Over the last few months, a lot of conferences that went fully remote have returned to in-person events.
And a shocking number of them—many from big organizations that preach inclusion and web accessibility—aren’t doing anything beyond the federally mandated minimum requirements to prevent the spread of COVID.
Masks are, frankly, an inclusion issue. If you don’t require them at your event, your event is not inclusive or accessible.
COVID is not over
I get it. People are tired of COVID. I am, too.
But COVID, unfortunately, is not tired of people. Vaccines have reduced immediate and acute death, sure. But a shocking number of people still die from COVID every week.
In the United States, it’s now the number two cause of death. It surpassed cancer a few months ago, and sits just below heart disease.
And then there’s long COVID, which affects up to a quarter of people who get COVID.
Devastating fatigue, heart issues, breathing issues, immune issues, cognitive decline, muscle atrophy, digestive issues, reproductive issues… the list goes on and on. You can be healthy. You can have a mild case. You can be vaccinated and boostered.
You can still get long COVID.
Which is why masking is an accessibility issue, and events that don’t require masks but evangelize web accessibility are, frankly, hypocritical.
Mask requirements are an accessibility requirement
COVID disproportionately affects people with disabilities and those in marginalized communities.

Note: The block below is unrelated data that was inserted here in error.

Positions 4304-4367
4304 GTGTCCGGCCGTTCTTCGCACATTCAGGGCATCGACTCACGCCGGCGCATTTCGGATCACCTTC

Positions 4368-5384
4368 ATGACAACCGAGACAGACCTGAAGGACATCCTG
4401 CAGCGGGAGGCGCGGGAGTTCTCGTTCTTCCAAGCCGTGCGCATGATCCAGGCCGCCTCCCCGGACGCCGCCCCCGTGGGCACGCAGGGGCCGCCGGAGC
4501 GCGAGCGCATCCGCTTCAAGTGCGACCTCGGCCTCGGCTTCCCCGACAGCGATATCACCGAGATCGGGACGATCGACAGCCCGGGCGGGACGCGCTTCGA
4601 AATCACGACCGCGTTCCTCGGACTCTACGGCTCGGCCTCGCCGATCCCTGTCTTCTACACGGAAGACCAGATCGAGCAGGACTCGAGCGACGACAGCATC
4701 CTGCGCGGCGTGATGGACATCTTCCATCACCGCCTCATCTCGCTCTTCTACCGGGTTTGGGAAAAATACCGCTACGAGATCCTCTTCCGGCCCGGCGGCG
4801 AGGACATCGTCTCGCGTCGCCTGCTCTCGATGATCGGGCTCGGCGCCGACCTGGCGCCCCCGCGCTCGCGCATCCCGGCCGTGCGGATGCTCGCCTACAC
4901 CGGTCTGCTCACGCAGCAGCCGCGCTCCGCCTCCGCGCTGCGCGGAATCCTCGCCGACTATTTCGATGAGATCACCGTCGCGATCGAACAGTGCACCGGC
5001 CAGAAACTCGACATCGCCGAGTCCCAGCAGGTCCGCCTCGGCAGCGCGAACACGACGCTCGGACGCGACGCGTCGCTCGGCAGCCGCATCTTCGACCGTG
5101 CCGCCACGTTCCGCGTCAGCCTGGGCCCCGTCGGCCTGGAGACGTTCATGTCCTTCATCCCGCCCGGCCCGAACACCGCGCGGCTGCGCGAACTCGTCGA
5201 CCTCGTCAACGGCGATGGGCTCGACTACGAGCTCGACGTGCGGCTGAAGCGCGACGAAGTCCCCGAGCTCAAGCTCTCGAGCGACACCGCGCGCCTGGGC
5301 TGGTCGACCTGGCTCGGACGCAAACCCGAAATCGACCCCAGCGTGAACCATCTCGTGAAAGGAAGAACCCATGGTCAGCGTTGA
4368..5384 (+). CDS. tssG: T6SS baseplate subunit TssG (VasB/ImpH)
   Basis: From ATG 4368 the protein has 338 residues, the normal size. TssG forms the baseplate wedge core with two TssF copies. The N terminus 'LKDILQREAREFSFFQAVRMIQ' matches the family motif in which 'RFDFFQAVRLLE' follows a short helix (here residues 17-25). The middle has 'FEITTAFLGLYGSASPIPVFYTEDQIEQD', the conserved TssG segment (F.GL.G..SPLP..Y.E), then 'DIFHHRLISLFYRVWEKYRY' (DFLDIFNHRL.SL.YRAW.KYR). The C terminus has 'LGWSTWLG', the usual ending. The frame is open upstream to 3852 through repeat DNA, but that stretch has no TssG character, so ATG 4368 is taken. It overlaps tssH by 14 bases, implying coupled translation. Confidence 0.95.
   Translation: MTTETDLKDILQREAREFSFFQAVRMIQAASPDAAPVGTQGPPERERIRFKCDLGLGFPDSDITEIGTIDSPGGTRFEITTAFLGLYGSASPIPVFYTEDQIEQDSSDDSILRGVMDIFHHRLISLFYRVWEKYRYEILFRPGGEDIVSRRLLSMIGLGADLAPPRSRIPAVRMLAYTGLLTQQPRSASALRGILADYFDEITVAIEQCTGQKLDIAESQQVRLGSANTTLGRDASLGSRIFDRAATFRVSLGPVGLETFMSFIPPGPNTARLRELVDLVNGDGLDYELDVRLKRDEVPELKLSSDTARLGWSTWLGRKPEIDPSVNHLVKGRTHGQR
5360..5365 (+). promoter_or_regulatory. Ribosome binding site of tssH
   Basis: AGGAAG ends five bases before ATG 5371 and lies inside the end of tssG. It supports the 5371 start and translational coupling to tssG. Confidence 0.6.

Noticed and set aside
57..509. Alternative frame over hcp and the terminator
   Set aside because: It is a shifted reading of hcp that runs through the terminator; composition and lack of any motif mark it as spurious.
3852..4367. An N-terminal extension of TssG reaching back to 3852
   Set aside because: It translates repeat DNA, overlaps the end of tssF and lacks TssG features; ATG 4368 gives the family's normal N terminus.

“You do you” puts the most vulnerable at more risk. If I wear a mask, but no one around me does, I’m far more at risk of getting COVID than if everyone wears one.
Proper COVID protections are not…
I’ve been told, “we follow all federal and local guidelines.” Those are virtually non-existent, outdated, and not nearly good enough.
I’ve heard, “we provide masks to people who want them.” That doesn’t protect those people from all of the others who don’t wear one.
I’ve seen the CEO of the company that runs a big web developer event celebrate the removal of testing requirements for international travelers to their conference.
This is not inclusion. This is not accessibility.
This says to vulnerable people, “sorry, but you’re not important enough for us to make it safe for you to be here.”
It’s not that hard
N95/KN95 masks, not those flimsy surgical ones or useless cloth masks. Well fitted, properly positioned. Not below the nose. Not loose and full of gaps. Not below the chin.
It’s not hard, really. Magnolia JS did it. TPAC did it.
When these big conferences run by organizations that preach accessibility and inclusion in their other work say they can’t do it… well. They can. They just don’t want to.